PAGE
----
It has been a quiet start to the week in the run-up to Easter with little newsflow to drive markets. US equities have spent much of the session in negative territory and are currently slightly lower, US Treasuries have traded in a narrow range and the NZD and AUD are little changed from where they began the week.
Markets don’t have much to trade on, with the key economic releases this week beginning from Wednesday. The US reporting season is underway, with the market not liking Goldman Sachs’ report showing a 21% slump in earnings, while Citigroup’s earnings were relatively better but with modest earnings growth of just 2%. The S&P500 was down as much as 0.4%, but has pared much of that loss as we head into the close. In second-tier economic news, the Empire state survey based on manufacturers in the New York region bounced off a 2-year low, rising 6.4 points to 10.1 but the expectations component was very weak, falling 17.2 points to 12.4, a 3-year low.
Chicago Fed President Evans told CNBC that he was concerned that inflation had fallen back below 2% and was happy to be data-dependent to see how things play out. “Inflation is a little weaker than I’d like to see…I can see the funds rate being unchanged into the fall of 2020”. The US 10-year Treasury rate has traded a narrow 2.55-2.57% range for the day. Since late-March the market has been paring back expectations of Fed easing, with the Fed Funds curve currently showing “only” 12bps of easing priced in by the end of the year, compared to a full 25bps easing priced at the beginning of the month.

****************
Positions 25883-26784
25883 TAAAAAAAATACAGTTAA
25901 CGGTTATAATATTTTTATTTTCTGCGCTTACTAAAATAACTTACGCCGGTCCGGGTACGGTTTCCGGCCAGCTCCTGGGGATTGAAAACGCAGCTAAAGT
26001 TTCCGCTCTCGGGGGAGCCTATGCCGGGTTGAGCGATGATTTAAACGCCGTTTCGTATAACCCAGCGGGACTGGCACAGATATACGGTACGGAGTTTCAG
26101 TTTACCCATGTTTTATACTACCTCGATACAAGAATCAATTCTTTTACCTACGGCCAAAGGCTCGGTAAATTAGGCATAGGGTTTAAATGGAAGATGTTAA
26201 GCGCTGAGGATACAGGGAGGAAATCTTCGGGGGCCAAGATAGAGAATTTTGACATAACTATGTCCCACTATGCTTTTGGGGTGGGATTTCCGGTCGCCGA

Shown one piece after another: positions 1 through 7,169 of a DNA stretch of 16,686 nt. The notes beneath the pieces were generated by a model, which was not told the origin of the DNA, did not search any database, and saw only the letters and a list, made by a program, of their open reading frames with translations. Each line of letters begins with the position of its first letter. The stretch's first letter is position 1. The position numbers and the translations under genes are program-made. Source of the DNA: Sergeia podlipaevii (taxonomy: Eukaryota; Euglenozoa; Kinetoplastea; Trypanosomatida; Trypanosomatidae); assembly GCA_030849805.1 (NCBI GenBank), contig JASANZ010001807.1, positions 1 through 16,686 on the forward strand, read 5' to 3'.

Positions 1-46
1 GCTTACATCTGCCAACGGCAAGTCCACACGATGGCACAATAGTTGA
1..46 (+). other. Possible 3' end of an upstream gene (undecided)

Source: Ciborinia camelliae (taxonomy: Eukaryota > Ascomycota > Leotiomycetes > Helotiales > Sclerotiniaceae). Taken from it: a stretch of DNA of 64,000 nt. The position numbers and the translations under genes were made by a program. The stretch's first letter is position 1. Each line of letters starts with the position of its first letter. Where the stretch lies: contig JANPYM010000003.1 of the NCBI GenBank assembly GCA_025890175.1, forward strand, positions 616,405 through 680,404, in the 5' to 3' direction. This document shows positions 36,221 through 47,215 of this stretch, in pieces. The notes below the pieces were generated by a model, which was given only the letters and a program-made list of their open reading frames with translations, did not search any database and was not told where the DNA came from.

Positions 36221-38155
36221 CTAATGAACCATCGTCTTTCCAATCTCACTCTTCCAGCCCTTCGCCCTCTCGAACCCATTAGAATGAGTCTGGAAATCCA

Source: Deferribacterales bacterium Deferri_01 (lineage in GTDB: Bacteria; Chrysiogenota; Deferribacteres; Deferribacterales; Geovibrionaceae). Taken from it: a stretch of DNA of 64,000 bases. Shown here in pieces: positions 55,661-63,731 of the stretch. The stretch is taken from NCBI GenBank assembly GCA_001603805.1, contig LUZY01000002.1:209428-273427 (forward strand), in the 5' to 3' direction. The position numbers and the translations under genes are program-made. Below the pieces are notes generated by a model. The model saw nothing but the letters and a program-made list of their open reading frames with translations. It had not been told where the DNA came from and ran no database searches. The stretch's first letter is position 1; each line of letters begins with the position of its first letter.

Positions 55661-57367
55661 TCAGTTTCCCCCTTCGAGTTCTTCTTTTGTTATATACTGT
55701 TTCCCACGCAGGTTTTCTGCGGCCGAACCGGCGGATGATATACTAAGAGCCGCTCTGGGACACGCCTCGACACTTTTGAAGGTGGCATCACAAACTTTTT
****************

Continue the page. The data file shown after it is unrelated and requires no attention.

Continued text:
Currency moves have been fairly modest, but of note USD/CAD is up 0.4% to 1.3380. The Bank of Canada business outlook survey showed business confidence turning negative, falling to a 4-year low, with the report including softer sales expectations and a sharp decline in the number of companies reporting labour shortages. BoC Governor Poloz apparently puts a lot of weight on the survey, so the weak result triggered a weaker CAD.
The NZD sits this morning at 0.6760, close to where it began the week. It was well bid during the NZ session, breaking 0.6780, but faded after the local close, with the USD making some broadly based, albeit small, gains. Our short-term fair value model estimate has been on a rising trend this year, fuelled by higher risk appetite and NZ commodity prices. Fair value currently sits just over the 0.69 mark. The AUD has tracked sideways in a tight range around 0.7175 and is also flat for the day. There has been little pulse in the other major currencies.
NZ rates were higher yesterday, following the rise in US rates on Friday night. There was a modest steepening of the swap curve, with the 2-year rate up 3bps to 1.72% and the 10-year rate up 5bps to 2.31%.
It should be another quiet day ahead, although the economic calendar becomes slightly more interesting. RBA minutes of its April meeting are released this afternoon. The Statement saw a change to the policy outlook language for the first time in years, opening the door to considering a rate cut. The market will be trying to glean the rationale for this. In tonight’s GDT dairy auction we expect to see a modest increase in pricing, extending the streak of positive auctions to ten.
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